This marks my 50th post and just a week before my year anniversary of my first post. Time has really flown since I started a website about what I eat for breakfast.
This might be irony, though I’m not sure because I rarely use the term irony correctly, but one thing when I started writing here was that I wanted to show breakfast as something someone with a job can do every morning. I wanted to talk about its benefits and how with a little effort you can eat well in the morning for less than a McGriddle.
Then I left my well paying, full time job to research recipes at Waffle House before moving back here to lay roots and look for work. It sort of sneaked up on me but I’ve found it. Now I’m falling back into the same cycle of bad morning eating that got me started on this whole kick anyway. Cheese curds and coffee do not a breakfast make, and here I am preaching.
All is not lost, however. My recent efforts in the kitchen have been geared at extending the bounty of the summer. Making jams, pickles and sauce kind of burnt me out on cooking for a bit but making preparations for a trip to Worldfest out in Grass Valley got me thinking back on the horse, as they say.
Farmer’s market strawberries are already on their way out and really not a moment too soon. I have already eaten three seasons worth of strawberries and really need to change my relationship with this little fruit.
ENTER THE JAM.
Long time readers may recount my battle with marmalade. While not epic in scale or fraught with setbacks, it was disappointing from a yield standpoint. Jams and preserves have what’s called a “gelling point” and I have a pretty hard time getting there. It occurs when the pectin stored in the cell walls of the fruit skins is in the correct ratio to juice for coagulation. To get there you need two things, heat and time. Oh also a spoon and a freezer.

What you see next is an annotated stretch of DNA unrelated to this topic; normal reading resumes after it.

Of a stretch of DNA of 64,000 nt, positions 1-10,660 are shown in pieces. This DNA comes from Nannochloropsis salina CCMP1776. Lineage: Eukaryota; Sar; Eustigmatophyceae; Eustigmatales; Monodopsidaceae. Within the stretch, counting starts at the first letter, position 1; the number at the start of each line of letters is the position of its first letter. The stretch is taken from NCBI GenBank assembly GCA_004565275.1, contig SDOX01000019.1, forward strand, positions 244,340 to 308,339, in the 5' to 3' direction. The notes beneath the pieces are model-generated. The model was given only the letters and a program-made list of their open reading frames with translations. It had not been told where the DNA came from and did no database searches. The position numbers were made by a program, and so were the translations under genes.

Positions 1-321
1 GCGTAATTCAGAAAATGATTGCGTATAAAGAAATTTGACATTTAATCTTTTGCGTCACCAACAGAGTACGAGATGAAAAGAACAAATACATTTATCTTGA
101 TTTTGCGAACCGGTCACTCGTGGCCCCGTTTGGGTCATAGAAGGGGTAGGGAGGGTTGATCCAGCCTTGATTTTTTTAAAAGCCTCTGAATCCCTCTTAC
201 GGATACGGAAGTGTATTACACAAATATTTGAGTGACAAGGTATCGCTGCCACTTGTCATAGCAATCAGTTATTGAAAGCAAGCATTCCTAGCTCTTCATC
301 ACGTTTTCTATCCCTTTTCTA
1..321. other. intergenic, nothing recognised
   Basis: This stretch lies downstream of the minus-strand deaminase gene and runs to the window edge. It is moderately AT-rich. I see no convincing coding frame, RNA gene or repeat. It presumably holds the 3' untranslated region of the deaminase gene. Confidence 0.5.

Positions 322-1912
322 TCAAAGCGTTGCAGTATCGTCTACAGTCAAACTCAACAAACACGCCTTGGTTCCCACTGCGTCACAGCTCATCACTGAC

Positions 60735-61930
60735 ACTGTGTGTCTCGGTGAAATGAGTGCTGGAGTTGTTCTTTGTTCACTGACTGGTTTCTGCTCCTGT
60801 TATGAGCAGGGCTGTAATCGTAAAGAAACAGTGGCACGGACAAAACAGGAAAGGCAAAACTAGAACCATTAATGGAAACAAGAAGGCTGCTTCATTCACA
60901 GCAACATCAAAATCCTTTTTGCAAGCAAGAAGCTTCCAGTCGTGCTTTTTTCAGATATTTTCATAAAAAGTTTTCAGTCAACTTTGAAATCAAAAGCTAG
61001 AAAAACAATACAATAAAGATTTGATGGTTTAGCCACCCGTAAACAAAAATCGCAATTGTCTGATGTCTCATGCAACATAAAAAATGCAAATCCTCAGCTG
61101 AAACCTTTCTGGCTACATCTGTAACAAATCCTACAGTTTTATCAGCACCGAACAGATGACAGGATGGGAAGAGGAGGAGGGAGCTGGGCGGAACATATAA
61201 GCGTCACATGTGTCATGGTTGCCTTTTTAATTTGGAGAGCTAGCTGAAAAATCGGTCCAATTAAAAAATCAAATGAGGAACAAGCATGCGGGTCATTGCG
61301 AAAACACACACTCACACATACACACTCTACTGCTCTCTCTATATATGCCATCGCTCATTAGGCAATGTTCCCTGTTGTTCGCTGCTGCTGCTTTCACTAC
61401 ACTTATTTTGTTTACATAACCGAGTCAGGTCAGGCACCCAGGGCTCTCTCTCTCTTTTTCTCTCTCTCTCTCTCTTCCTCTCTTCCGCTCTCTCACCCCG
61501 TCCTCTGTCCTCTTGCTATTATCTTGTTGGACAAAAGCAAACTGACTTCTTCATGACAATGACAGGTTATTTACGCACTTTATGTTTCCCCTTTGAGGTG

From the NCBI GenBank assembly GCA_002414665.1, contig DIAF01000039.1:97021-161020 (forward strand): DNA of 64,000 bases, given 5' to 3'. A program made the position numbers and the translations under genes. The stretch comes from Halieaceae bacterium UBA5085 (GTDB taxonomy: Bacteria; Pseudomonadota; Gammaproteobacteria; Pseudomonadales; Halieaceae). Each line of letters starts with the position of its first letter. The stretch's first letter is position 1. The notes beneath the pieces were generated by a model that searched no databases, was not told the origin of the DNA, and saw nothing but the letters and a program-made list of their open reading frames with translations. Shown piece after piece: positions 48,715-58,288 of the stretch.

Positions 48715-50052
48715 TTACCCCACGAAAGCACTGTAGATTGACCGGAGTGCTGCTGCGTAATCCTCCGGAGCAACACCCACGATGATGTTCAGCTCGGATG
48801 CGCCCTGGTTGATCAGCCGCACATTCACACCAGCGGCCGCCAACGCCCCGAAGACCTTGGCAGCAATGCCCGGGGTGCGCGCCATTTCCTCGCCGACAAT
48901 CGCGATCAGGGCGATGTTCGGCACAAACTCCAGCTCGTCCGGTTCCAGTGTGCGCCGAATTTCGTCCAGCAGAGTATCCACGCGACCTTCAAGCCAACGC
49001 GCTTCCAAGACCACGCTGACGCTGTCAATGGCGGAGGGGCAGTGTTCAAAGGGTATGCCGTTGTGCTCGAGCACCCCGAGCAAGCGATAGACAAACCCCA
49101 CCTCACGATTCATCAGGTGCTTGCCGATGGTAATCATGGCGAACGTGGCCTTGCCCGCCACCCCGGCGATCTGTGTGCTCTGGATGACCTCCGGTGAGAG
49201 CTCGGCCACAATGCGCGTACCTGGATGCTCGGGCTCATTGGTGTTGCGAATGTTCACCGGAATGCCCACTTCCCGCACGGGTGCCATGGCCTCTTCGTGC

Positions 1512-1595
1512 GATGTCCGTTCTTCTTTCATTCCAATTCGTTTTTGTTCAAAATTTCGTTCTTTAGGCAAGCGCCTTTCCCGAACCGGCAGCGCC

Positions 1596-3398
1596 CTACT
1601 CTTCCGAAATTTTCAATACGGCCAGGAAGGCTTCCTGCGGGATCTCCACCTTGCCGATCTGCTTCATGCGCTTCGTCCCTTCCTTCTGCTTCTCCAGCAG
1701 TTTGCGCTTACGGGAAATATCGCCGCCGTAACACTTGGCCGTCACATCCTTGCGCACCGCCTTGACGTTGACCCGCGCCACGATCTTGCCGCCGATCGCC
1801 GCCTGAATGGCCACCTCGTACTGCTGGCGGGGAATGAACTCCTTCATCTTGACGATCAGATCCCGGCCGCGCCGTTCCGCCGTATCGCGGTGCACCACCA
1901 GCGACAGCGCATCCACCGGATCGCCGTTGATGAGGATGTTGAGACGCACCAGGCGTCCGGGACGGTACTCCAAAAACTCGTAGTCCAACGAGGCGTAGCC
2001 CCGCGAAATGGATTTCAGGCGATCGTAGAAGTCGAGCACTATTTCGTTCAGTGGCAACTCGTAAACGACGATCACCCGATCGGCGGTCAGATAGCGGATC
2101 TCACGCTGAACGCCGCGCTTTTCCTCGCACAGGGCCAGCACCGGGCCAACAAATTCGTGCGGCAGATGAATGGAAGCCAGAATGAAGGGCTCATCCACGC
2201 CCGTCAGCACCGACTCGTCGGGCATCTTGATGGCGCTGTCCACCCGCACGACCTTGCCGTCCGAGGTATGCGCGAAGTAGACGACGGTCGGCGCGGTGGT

There’s a million recipes for jam. Some are probably better than mine. I like mine because I made it up. I used some basic ratios found in the Ball Complete Book of Home Preserving and some special ingredients. I also got to enlist some sweet child labor in the chopping and mushing process for the jam. I don’t consider the jam recipe to be proprietary, but I don’t think that its quite ready for the masses yet. What I will share is what I did with it, in preparation for WorldFest. I made more granola.
YET ANOTHER GRANOLA RECIPE (this one is really good though!)
2 cups honey
6 cups rolled oats
1 cup almonds
1 cup filberts (hazelnuts)
2 tbsp vanilla extract
1/3 cup strawberry/peach/nectarine jam
1/2 tsp cayenne
Often when I read recipes, most of the ingredients makes sense to me except for one. “Why are you putting lychee fruit in this?” “FENNEL?!” Maybe you might be asking yourself why the cayenne in here, particularly such a piddling amount. Now, I’m not a chef but I have put “familiarity with flavor profiles” on a number of job applications and two things that tend to compliment each other are sweet and spicy. Instead of the sweetness kind of dying on your tongue, the little bit of cayenne carries the flavor around the mouth. It’s the difference between something that is sickeningly sweet and something that is sweet but also feels like breakfast. A real breakfast.
How you do this depends on what you have. I have a big nonskillet and an aversion to dishes. If you don’t have the nonstick skillet, proceed in a saucepan and I’ll let you know what to do next.
In your skillet, warm up the honey and when your honey is runny add the vanilla, cayenne and jam. Stir and turn down to low. Meanwhile in a food processor chop the nuts up until there are equal parts big chunks and nut powder. Pour the nuts and oats into the honey mix and stir well with a wooden spoon until its covered.
Now- a matter of taste. Do you like big crunchy clusters and also don’t have that skillet? Grease a cookie pan and bake at 400 degrees for 20 minutes or so until the top is a rich brown. Not big on clusters and have a skillet? Keep it in said skillet and bake for ten minutes and stir until brown throughout. Take it out and let cool next to your favorite air conditioning vent.
Anybody been listening to Bonnie Prince Billy? Maybe it was five days in the woods with people from unincorporated Nevada and Plumas counties but this guy is gooder than good.
Happy milestones and solar eclipses, anniversaries and whatever else the last week of July brings you and yours.